When I picked this book up I didn’t know anything about it other than what I read on the back blurb. Part of the fun for me in reading historical fiction is becoming intrigued by facts in the book and researching to see if they’re true. I find it really interesting to see the little tidbits that the author found during research and included to make it authentic. You might find this odd because I run the risk of spoiling myself, but I can’t see how I’d spoil myself on historical record. LOL.
During the book Barbara has a painting done of her. The painter, Fra Pandolf, also did one of the first duchess and I was really hoping they were real so I could see them. I googled them and found that Fra Pandolf wasn’t a real person. He was a fictional character taken from Robert Browning’s poem, My Last Duchess. This really threw me for a loop until I talked to another friend who told me that the whole book was based on the poem. So the painter and the sculptor mentioned in the book were pulled directly from there.
I don’t know why that bothered me so much, but it did. I know that I’m going to get some fiction with my history in a book like this (of course), but I was not expecting to read fiction based on fiction. I just wish I could have known that going in because it continued to nag at me through the book. Once I figured out that I was reading characters based on a poem that was based on real people I didn’t bother to google anymore. I just lost enthusiasm for it. This won’t bother everyone, though. The same friend who clued me into the fact that the book was based around a poem thought it was pretty cool. So different strokes for different folks and all.
There was also a very unwanted pov that was featured in every chapter. I won’t get into whose pov it was—because I don’t want to spoil anything—but it never grew on me. I found it clumsy and rather irritating in an otherwise interesting book. I just thought that it was a rather lame way to keep the reader interested in the mystery. I also thought it was included as a convenient way to dump facts and outside knowledge without making them flow with the story.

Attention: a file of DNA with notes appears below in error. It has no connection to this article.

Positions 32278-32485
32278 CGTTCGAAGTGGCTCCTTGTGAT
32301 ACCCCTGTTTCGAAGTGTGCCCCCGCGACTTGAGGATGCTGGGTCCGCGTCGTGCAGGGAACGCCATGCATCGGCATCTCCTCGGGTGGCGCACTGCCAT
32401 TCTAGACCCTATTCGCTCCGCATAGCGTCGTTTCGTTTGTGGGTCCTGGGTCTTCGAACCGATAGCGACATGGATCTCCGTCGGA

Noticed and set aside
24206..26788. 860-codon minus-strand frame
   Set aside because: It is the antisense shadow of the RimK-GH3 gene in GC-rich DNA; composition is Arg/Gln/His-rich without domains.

Another thing that bothered me but was very much a “me” thing was the relationship between Barbara and the duke. I don’t think I can think of another book that I’ve read like this that has tried to sell me so much on the relationship. The crazy thing is that the author almost did! But then the duke would crack the whip again and we would be back to square one. The duke was not an evil man, but he was very much a man of his time. He was the master and his wife was his property. She didn’t breathe without his say-so.
That’s where the whole “me” thing comes in. I can’t complain about historical accuracy in a historical like this. That would be incredibly stupid. But I also had an incredibly hard time reading about Barbara falling for a guy like that. If it hadn’t been such a large focus of the book it wouldn’t have bothered me so much. But the duke could be charming in a cold sort of way and I found myself being drawn in only to get pushed back out once he bent her to his will.
I guess I’m just used to reading biographies and historical fiction where the heroine never fell in love with the jerk who mistreated her. She may have been stuck with him, but she made herself happy in other ways. It was hard to adjust to a woman who accepted her situation despite hating Alfonso at times.